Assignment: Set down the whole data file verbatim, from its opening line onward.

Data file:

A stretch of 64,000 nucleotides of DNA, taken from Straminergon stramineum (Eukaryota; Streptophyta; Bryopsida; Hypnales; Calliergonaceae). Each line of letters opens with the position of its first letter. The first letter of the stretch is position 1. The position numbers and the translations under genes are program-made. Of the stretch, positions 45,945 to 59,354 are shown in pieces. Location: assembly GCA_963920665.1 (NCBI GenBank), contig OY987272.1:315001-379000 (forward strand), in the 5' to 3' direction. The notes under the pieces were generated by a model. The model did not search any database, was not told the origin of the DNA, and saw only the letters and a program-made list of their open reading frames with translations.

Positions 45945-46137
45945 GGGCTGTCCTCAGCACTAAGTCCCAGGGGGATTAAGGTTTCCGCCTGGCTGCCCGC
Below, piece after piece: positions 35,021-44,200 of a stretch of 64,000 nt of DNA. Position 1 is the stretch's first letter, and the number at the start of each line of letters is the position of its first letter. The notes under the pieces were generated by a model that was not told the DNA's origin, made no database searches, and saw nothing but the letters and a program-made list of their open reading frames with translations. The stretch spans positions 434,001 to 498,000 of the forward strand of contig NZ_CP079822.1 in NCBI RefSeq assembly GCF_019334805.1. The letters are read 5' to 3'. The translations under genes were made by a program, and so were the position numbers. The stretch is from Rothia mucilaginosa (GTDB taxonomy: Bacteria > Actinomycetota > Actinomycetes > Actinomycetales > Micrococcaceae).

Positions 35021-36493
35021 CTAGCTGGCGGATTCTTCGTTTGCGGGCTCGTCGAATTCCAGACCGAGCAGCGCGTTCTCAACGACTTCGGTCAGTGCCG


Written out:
A stretch of 64,000 nucleotides of DNA, taken from Straminergon stramineum (Eukaryota; Streptophyta; Bryopsida; Hypnales; Calliergonaceae). Each line of letters opens with the position of its first letter. The first letter of the stretch is position 1. The position numbers and the translations under genes are program-made. Of the stretch, positions 45,945 to 59,354 are shown in pieces. Location: assembly GCA_963920665.1 (NCBI GenBank), contig OY987272.1:315001-379000 (forward strand), in the 5' to 3' direction. The notes under the pieces were generated by a model. The model did not search any database, was not told the origin of the DNA, and saw only the letters and a program-made list of their open reading frames with translations.

Positions 45945-46137
45945 GGGCTGTCCTCAGCACTAAGTCCCAGGGGGATTAAGGTTTCCGCCTGGCTGCCCGC
Below, piece after piece: positions 35,021-44,200 of a stretch of 64,000 nt of DNA. Position 1 is the stretch's first letter, and the number at the start of each line of letters is the position of its first letter. The notes under the pieces were generated by a model that was not told the DNA's origin, made no database searches, and saw nothing but the letters and a program-made list of their open reading frames with translations. The stretch spans positions 434,001 to 498,000 of the forward strand of contig NZ_CP079822.1 in NCBI RefSeq assembly GCF_019334805.1. The letters are read 5' to 3'. The translations under genes were made by a program, and so were the position numbers. The stretch is from Rothia mucilaginosa (GTDB taxonomy: Bacteria > Actinomycetota > Actinomycetes > Actinomycetales > Micrococcaceae).

Positions 35021-36493
35021 CTAGCTGGCGGATTCTTCGTTTGCGGGCTCGTCGAATTCCAGACCGAGCAGCGCGTTCTCAACGACTTCGGTCAGTGCCG